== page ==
Public Health Conceptual Model of the Effects of Gambling



Gambling is an activity wherein something of value, usually money, is placed on a random event with the intent to win a prize. The prizes could be anything from a small amount of cash to a life-changing jackpot. Gambling is illegal in some countries and regions, but it is still a popular pastime that can generate substantial revenue for the government and support various causes and projects. Despite its potential for addiction and financial loss, gambling can also have positive impacts on individuals and society. The purpose of this article is to review complementing and contrasting views on the effects of gambling to create a conceptual model of the impacts from a public health perspective.

A major negative impact of gambling is its addictive properties, which can cause individuals to engage in risky behaviors and spend more money than they can afford to lose. This can lead to serious problems such as debt, bankruptcy and even suicide. Additionally, problem gamblers can have a difficult time dealing with stress, anxiety and depression. As a result, they often use gambling to relieve these symptoms and escape reality for short term relief. However, this can create a vicious cycle of stress relief and increased gambling activity.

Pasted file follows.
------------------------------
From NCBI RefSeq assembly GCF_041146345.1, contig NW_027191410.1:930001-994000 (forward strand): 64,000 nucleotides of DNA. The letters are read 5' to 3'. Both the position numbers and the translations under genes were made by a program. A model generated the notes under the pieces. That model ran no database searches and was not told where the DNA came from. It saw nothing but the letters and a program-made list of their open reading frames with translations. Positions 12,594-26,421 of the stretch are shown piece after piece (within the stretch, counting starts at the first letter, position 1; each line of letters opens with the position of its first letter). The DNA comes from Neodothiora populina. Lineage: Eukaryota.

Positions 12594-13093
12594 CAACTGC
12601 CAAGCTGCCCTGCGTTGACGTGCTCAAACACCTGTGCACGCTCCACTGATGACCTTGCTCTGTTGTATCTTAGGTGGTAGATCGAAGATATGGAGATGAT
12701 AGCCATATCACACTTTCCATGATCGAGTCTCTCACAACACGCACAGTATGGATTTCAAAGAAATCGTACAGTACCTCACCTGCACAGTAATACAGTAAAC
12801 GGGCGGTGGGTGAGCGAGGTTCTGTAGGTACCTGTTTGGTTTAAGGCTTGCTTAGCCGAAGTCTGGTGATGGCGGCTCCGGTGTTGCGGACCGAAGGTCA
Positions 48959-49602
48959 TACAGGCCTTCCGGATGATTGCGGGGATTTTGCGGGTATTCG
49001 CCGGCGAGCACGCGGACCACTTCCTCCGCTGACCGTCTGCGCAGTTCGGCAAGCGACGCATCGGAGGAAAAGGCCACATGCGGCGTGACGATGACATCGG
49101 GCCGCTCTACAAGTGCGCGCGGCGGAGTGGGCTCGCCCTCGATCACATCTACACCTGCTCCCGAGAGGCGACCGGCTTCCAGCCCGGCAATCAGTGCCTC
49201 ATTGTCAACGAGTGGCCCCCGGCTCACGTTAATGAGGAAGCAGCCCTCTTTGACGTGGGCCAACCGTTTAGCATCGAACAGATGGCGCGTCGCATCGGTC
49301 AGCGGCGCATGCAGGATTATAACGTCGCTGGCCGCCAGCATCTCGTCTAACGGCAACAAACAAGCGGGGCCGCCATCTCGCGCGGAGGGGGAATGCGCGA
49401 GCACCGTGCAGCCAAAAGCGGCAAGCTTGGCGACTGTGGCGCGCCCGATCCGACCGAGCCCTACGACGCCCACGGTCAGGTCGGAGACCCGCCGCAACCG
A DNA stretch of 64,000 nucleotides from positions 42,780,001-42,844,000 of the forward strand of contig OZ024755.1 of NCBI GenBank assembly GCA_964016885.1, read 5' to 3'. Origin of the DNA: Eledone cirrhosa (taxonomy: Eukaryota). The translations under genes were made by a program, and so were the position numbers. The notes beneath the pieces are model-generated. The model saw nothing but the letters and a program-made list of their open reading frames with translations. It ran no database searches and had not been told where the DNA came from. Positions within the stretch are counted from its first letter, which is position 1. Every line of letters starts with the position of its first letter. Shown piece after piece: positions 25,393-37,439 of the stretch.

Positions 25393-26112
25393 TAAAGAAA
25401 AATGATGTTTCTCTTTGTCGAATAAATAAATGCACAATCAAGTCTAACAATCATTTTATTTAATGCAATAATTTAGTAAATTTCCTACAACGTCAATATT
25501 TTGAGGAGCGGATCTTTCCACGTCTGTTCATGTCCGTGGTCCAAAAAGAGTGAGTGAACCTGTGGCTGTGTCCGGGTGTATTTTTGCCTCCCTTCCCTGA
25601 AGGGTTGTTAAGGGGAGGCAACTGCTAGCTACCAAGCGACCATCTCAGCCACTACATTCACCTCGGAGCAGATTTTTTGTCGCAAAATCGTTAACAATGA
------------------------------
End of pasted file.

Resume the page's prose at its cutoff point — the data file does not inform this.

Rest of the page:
Another negative impact of gambling is its cost to society, which can include lost tax revenue, higher prices for goods and services, and reduced social capital. While many studies have examined the economic costs of gambling, fewer have looked at its social impacts on individual gamblers and their significant others. A public health approach can provide a framework for examining these impacts by using health-related quality of life (HRQL) weights, or disability weights, to discover intangible social costs.